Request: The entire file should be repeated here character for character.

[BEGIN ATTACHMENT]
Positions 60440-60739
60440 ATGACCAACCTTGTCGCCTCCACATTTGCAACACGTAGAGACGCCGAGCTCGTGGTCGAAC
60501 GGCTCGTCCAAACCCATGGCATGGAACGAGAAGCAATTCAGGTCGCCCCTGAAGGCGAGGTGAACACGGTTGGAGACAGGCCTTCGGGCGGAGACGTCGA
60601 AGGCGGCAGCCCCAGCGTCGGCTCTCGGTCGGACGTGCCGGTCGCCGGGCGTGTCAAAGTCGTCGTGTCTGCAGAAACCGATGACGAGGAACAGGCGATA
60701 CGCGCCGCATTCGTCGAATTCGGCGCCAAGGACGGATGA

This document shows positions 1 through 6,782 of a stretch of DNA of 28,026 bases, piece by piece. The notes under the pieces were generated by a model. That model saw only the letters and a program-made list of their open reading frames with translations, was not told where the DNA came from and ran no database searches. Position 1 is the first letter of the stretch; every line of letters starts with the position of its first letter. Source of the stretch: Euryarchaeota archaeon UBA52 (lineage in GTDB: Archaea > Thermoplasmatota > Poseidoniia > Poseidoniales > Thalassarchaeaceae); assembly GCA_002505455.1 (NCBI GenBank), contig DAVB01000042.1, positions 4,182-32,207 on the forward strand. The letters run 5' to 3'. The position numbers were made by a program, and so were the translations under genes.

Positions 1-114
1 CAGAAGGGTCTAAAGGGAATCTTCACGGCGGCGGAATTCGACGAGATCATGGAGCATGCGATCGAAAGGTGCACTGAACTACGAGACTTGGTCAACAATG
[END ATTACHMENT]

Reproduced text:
Positions 60440-60739
60440 ATGACCAACCTTGTCGCCTCCACATTTGCAACACGTAGAGACGCCGAGCTCGTGGTCGAAC
60501 GGCTCGTCCAAACCCATGGCATGGAACGAGAAGCAATTCAGGTCGCCCCTGAAGGCGAGGTGAACACGGTTGGAGACAGGCCTTCGGGCGGAGACGTCGA
60601 AGGCGGCAGCCCCAGCGTCGGCTCTCGGTCGGACGTGCCGGTCGCCGGGCGTGTCAAAGTCGTCGTGTCTGCAGAAACCGATGACGAGGAACAGGCGATA
60701 CGCGCCGCATTCGTCGAATTCGGCGCCAAGGACGGATGA

This document shows positions 1 through 6,782 of a stretch of DNA of 28,026 bases, piece by piece. The notes under the pieces were generated by a model. That model saw only the letters and a program-made list of their open reading frames with translations, was not told where the DNA came from and ran no database searches. Position 1 is the first letter of the stretch; every line of letters starts with the position of its first letter. Source of the stretch: Euryarchaeota archaeon UBA52 (lineage in GTDB: Archaea > Thermoplasmatota > Poseidoniia > Poseidoniales > Thalassarchaeaceae); assembly GCA_002505455.1 (NCBI GenBank), contig DAVB01000042.1, positions 4,182-32,207 on the forward strand. The letters run 5' to 3'. The position numbers were made by a program, and so were the translations under genes.

Positions 1-114
1 CAGAAGGGTCTAAAGGGAATCTTCACGGCGGCGGAATTCGACGAGATCATGGAGCATGCGATCGAAAGGTGCACTGAACTACGAGACTTGGTCAACAATG